Alfred Angas Scott

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Alfred Angas Scott
Born 1875
Manningham, Bradford, United Kingdom
Died 1923
Resting place
Undercliffe Cemetery, Bradford
Residence England, U.K.
Nationality British
Occupation Motorcycle designer and manufacturer

Alfred Angas Scott was a motorcycle designer, inventor and founder of the Scott Motorcycle Company.[1] A prolific inventor, he took out over 50 patents between 1897 and 1920, mostly concerning two-stroke engines and road vehicles. Scott was a keen potholer and the second president of the Gritstone club. In July 1923 Scott travelled back to Bradford in his open Scott Sociable wearing wet potholing clothes and contracted pneumonia from which he died.[2]

Early life[edit]

Born in Manningham, a mill town just north of Bradford in 1875,[1] Alfred Scott's family moved to Scotland and he went to school at Melrose on the Scottish border near Selkirk. They later moved to Uttoxeter in Staffordshire where Alfred studied engineering and design at Abbotsholme School.[3] He was a gifted engineer and inventor and trained in engineering at shipbuilders Douglas & Grant in Kirkcaldy and worked at W. Sisson & Co Ltd in Gloucester, where he learnt to design and develop marine engines. Much of Scott's early experimental work was on the development of two-stroke marine engines which he would test by running them for long periods at full power on a water brake. He formed a syndicate of boating enthusiasts with his brothers Herbert and Norman Scott and two others to finance the development of marine engine for motor boats. This included the invention of a pawl and ratchet starter was used which later became part of a patent application for a kickstarter on almost all motorcycles to follow.[4]

Business[edit]

Scott motorcycle badge.jpg

Alfred Scott's first motorcycle was developed from his own 2 horsepower (1.5 kW) twin-cylinder engine design which he hand built and fitted to the steering head of a bicycle. These engines were used to power equipment such as lathes and light machinery and Scott had been involved in the manufacture of 'Premier' pedal cycles.[4] He developed this prototype into a motorcycle and six were produced under contract by friends with a car company called Jowett in Bradford.[4] Scott patented an early form of caliper brakes in 1897 (Patent GB 1626 of 1897),[4] designed a fully triangulated frame, rotary induction valves, and used unit construction for his motorcycle engine.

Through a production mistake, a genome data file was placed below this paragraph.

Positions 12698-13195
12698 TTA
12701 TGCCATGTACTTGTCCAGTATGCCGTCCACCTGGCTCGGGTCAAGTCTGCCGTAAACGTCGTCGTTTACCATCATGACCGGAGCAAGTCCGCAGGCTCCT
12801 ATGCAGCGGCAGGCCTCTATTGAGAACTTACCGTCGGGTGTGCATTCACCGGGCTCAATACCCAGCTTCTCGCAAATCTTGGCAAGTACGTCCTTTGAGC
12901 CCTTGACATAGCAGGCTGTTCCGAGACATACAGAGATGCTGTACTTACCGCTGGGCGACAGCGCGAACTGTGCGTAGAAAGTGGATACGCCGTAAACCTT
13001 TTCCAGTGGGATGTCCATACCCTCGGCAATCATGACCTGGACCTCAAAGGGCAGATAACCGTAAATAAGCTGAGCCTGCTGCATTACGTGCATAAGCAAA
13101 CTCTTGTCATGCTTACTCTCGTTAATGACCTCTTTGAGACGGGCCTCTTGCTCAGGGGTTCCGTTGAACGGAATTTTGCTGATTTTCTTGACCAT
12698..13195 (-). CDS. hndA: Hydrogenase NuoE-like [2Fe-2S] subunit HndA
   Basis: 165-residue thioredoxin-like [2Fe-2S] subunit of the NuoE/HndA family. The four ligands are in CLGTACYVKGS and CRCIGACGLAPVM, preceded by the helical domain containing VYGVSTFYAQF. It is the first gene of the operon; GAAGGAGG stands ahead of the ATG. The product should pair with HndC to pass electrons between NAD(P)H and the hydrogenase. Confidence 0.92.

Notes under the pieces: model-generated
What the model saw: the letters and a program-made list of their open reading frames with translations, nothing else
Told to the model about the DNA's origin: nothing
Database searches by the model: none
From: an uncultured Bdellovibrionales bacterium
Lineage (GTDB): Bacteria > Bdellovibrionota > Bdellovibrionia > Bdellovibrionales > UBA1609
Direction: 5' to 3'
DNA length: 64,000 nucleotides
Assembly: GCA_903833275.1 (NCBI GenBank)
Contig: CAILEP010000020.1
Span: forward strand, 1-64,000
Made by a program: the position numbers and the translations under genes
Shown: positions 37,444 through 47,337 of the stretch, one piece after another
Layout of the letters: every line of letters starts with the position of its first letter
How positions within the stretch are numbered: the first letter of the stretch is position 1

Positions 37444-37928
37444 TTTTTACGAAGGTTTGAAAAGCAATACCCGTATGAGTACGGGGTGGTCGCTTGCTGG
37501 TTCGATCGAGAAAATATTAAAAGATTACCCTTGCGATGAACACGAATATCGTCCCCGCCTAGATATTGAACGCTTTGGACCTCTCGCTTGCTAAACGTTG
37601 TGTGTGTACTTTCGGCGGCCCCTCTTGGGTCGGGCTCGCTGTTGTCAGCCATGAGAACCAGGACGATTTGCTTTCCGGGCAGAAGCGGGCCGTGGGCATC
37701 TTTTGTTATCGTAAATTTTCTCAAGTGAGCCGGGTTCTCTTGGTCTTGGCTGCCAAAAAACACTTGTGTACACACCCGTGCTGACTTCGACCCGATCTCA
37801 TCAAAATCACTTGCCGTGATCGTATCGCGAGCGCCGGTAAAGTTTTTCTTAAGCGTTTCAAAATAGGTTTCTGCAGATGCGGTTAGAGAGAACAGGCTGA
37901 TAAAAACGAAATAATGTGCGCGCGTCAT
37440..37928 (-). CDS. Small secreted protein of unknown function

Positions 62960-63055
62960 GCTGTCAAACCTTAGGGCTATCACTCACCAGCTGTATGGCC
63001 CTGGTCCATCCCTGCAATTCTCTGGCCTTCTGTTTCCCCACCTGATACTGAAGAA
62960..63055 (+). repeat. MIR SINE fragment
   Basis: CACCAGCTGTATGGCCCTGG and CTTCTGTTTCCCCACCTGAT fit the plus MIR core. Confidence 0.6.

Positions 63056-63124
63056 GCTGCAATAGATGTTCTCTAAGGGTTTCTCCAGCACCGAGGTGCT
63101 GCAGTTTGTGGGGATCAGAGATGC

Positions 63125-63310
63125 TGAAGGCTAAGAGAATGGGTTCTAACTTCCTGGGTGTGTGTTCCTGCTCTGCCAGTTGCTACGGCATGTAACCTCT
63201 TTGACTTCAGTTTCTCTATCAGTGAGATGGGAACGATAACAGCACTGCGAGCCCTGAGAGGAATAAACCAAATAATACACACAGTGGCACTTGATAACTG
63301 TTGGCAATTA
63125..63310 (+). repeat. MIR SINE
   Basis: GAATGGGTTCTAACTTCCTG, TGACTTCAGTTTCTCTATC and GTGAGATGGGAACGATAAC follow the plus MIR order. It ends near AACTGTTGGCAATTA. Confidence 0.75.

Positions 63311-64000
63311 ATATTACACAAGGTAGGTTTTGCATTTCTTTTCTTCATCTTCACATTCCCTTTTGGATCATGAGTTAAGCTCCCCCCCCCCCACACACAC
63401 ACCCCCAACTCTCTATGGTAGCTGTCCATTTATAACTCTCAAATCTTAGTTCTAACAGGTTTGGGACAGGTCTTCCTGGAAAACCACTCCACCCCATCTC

Scott started making boat engines in 1900. He patented his first engine in 1904 (Patent GB 3367 of 1904)[4] and started motorcycle production in 1908 with a vertical two-stroke 450 cc twin, with patented triangulated frame, chain drive, neutral-finder, kick starter (Patent GB 27667 of 1908),[4] and two-speed gearbox. His patented two-stroke engine designs are still the basis of modern two-stroke engines and features such as the first kick start, monoshock suspension, efficient radiators, rotary inlet valves, drip-feed lubricators and centrestands continue to this day.[5]

He formed The Scott Motorcycle Company in 1908. The motorcycles produced there were very successful in competitions, winning the fastest laps at the Isle of Man TT (Tourist Trophy race) from 1911 to 1914, with outright wins in 1912 and 1913.[6] Scott's motorcycles were deemed to be 'too efficient' for racing against motorcycles of the same capacity, so their cubic capacity was multiplied by 1.32 for competitive purposes.[7]

Scott Sociable on display at the Bradford Industrial Museum

Alfred Scott left the company in 1915 and after World War I formed the Scott Autocar Company in nearby Bradford to make a motorcycle/car hybrid called the Sociable. This was half sidecar and half a car 3-wheeler, originally designed for military use as a machine gun carrier, with a single front wheel on the offside in line with the rear wheel, creating a layout similar to a motorcycle and sidecar combination. The wooden bodywork was mounted on a tubular, triangular frame and the engine was Scott's own design, a 578 cc water-cooled, two-cylinder, two-stroke engine. The idea was not a success and production ended in 1925.[7]

See also[edit]

References[edit]

  1. ^ a b "The Scott Legend". Archived from the original on 12 October 2008. Retrieved 5 October 2008. 
  2. ^ "History of the Gritstone Club". Retrieved 5 October 2008. 
  3. ^ "Scott e Newsletter" (PDF). Retrieved 5 October 2008. 
  4. ^ a b c d e f "Inventions in Transport from Bradford". Retrieved 5 October 2008. 
  5. ^ "Scott". Archived from the original on 24 September 2008. Retrieved 5 October 2008. 
  6. ^ "Great Scott those bikes are rarities". Archived from the original on 8 September 2008. Retrieved 5 October 2008. 
  7. ^ a b "Scott Motorcycles". Archived from the original on 7 October 2008. Retrieved 5 October 2008. 

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